My house is haunted; my life is haunted. I meet the same ghosts every day. I can’t avoid them, and I can’t exorcise them. They are stubborn and reliable creatures of habit, always performing exactly the same tasks at exactly the same times, following some fixed schedule that must have been meaningful when they were alive but is now just a rote, mechanical process, a parody of a human life.
Since I cannot get rid of them (and the parish priest no longer returns my calls), I have grudgingly integrated them into my daily routine.
Here are a few of my most consistent spectral pests:
7:30 AM: the poltergeist who completes my morning routine. I might consider this ghost a blessing, were my experiences with it not so unnerving. There have been days when I have woken up, already fully showered and dressed, at my desk at work, miles from my home, with no memory of anything besides going to sleep the night before. On other, less disorienting, days I have watched this being, who never speaks and has no visible form (physical or otherwise), make my breakfast while I sat, completely paralyzed, at the kitchen table. It always serves me cereal: the same brand (Life, ironically) in the same bowl, the same 2% milk. It never asks me if I would like to try something new. Orange juice is never on the menu.
I have looked blankly and motionlessly into my bathroom mirror, fogged with post-shower condensation, while my electric razor and comb levitate about my face, serving their purposes unbidden, accepting no input from me, always with disappointing results. Sometimes it will even button my shirt, but it inevitably misses at least one buttonhole along the way.
I do not think its intent is benevolent. Perhaps it was a single mother once, or a stay-at-home dad, and maybe one morning, after a sleepless night, it filled the bathtub and held a toddler’s face underwater until the bubbles stopped rising to the surface and then, filled with relief and despair, emptied the contents of its veins into the sink where the stubble from my face is falling now. I just wish it wouldn’t always miss a spot on my chin, just above my jugular.
Noon: the wraith who cannot let go of his troubled adolescence. He comes to me at lunchtime, just after the microwave beeps, while I’m removing my reheated leftovers from the night before. He wears a black trenchcoat, a Korn t-shirt, camo pants, fingerless gloves, the works. I usually try to eat alone, but I would not mind his company if he was a better conversationalist. He only wants to talk about his teen angst.
He has a voluminous mental storehouse filled with high school anecdotes, some awkward, some mortifying, some simply sad. He has much to say about belligerent bullies and dances he opted not to attend. Most of his stories are deeply trivial—while they themselves are supernatural, all ghosts are obsessed with the mundane—and revolve around small embarrassments and social slights. Over and over again, he tells me the tale of a failed civics assignment. The teacher, apparently, was an absolute cocksucker.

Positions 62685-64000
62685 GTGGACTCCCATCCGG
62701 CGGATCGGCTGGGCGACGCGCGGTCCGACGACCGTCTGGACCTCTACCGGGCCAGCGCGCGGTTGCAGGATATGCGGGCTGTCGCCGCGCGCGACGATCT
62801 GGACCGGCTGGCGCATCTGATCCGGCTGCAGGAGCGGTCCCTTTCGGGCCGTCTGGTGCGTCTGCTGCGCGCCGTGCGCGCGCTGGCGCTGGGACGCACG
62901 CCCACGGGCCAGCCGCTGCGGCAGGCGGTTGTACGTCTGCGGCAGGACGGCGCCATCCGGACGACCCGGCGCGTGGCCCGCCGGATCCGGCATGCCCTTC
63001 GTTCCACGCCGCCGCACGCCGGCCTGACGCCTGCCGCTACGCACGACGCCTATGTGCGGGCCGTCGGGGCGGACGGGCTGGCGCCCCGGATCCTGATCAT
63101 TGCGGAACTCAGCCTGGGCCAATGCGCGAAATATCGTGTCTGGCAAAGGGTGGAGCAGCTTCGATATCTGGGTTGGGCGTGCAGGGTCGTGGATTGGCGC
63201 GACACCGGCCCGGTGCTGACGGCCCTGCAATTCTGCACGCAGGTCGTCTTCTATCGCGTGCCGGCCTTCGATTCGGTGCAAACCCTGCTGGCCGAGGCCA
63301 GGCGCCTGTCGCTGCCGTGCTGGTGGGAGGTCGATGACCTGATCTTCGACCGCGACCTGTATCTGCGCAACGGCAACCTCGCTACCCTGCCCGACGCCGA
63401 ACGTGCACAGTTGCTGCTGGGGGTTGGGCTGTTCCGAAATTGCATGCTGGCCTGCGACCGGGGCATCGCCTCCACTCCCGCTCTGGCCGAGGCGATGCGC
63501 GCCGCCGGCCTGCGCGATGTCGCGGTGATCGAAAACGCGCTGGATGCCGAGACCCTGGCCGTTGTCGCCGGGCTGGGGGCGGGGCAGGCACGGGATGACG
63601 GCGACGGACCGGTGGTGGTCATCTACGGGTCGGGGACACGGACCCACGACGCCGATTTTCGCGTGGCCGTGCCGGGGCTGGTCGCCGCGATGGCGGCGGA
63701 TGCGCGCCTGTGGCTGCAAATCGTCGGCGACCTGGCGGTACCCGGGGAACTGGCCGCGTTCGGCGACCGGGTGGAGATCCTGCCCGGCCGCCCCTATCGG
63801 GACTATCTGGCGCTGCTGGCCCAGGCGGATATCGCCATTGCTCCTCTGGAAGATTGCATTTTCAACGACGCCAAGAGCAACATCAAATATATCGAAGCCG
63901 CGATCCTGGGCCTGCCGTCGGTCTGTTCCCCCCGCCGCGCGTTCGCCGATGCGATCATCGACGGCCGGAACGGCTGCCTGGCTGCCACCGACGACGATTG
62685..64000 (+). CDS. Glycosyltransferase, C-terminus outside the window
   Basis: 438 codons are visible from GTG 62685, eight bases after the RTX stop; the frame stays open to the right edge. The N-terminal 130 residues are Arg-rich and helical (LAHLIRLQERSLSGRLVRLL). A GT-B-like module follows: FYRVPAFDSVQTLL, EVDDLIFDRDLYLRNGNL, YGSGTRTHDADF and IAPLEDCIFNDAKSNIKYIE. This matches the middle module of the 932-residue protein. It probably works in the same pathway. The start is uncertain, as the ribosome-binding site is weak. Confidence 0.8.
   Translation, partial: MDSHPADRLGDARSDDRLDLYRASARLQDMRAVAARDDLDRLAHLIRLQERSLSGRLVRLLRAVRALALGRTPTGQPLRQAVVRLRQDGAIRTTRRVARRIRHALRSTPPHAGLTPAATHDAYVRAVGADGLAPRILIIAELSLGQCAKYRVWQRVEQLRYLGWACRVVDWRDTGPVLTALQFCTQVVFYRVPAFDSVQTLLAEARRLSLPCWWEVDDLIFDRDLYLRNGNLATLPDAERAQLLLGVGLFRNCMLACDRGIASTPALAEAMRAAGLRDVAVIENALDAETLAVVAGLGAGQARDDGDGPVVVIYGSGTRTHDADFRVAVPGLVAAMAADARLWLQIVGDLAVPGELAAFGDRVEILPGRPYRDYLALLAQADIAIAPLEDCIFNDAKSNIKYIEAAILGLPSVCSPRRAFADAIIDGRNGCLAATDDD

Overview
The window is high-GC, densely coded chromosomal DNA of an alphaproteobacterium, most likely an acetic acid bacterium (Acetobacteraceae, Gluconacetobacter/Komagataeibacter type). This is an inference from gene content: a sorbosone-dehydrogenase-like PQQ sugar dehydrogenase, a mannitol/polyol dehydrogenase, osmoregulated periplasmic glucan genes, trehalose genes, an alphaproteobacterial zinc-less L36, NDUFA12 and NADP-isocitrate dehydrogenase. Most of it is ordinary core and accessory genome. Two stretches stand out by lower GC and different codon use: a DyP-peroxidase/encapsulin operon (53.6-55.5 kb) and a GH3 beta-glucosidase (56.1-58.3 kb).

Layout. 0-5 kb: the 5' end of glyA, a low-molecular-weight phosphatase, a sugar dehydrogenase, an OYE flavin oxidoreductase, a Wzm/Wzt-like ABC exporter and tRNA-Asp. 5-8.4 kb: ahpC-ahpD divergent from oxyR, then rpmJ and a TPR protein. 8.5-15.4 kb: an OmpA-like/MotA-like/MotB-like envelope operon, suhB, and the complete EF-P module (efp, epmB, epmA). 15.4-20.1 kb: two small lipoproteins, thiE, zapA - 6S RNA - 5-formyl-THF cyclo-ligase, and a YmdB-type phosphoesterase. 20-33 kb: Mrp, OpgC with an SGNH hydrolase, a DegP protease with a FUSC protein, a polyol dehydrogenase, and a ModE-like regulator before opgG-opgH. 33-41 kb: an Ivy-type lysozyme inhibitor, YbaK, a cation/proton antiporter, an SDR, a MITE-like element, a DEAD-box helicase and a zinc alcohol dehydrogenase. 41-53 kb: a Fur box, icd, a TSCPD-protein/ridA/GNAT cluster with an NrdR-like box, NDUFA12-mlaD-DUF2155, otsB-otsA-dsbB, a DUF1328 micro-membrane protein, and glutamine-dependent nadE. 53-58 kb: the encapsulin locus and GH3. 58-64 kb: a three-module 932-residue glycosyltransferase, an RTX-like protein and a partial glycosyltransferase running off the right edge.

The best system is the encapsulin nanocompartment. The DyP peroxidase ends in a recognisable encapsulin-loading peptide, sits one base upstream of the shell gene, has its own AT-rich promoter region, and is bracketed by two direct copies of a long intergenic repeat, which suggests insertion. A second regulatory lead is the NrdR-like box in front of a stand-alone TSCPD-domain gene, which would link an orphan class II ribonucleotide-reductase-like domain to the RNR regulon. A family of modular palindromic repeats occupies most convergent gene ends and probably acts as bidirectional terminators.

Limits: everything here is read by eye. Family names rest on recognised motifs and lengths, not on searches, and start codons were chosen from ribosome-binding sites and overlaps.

He never speaks of dates or relationships. He repeats himself constantly, revisiting the same agonizing moments over and over again. He rarely lets me speak, and never acknowledges my attempts to give him perspective or to change the subject. When lunch is over he turns away and leaves. He never says goodbye, but a loose flap of skin and skull, red at its margins, waves to me from the back of his head as he walks through the wall.
4:45 PM: the sphere of brilliant white light that I cannot quite see. This haunting occurs when I get home from work each day, usually as I am removing my shoes. A subtle glow begins to radiate from a point just beyond the range of my peripheral vision. It is soft at first but grows exponentially more intense with each passing moment. I feel a vague, intangible sense of euphoria, usually tinged with nostalgia. I remember a feeling (never a concrete event) from my childhood. I feel as if I’m being drawn backwards through time, being given an opportunity to reclaim some lost piece of myself, perhaps my soul.
I cannot look into the light because I know it will disappear, like those cemetery orbs that are only visible on overexposed film. However, failing to look does not make the light (or the feeling) stay; it vanishes. The experience is very short, always less than a minute, often less than ten seconds. I know nothing more about this spirit. The more desperately I try to grasp it, the more rapidly it disintegrates. Maybe it is a dead ancestor (a kindly great-great-great-grandmother, dead of extreme old age, but unwilling to depart completely) or maybe it is a phantom sadist who has discovered that there is no torture as vicious as hope.
11:15 PM: the shade that joylessly masturbates in my living room. I often catch him seated in front of my computer as I prepare for bed, his blank stare fixed on my monitor and his hand in his ethereal pants. He never looks at me, and does not seem to care if I watch him, nor does he seem to get anything out of being watched. In fact, he does not seem to derive any pleasure from the act at all. Even though he is a ghost, I never hear him moan.
He is a pale shadow, with no distinct features. His face is smudged, like a smear of paint left behind as an artist accidentally effaces his own portrait with his thumb. I do not know how he lived or when he died, but he always seems to be looking at images of actresses from the mid-90s, so maybe that’s a clue? Could he have been going through puberty then? Did his life end before his youth? I have no idea. He doesn’t speak. I tried to talk to him once, and he just minimized his browser window and vanished. I suppose it’s none of my business.
Midnight to Dawn: the faceless black spectre who materializes at the side of my bed and reminds me of all the ways that I might die. I hate this fucker.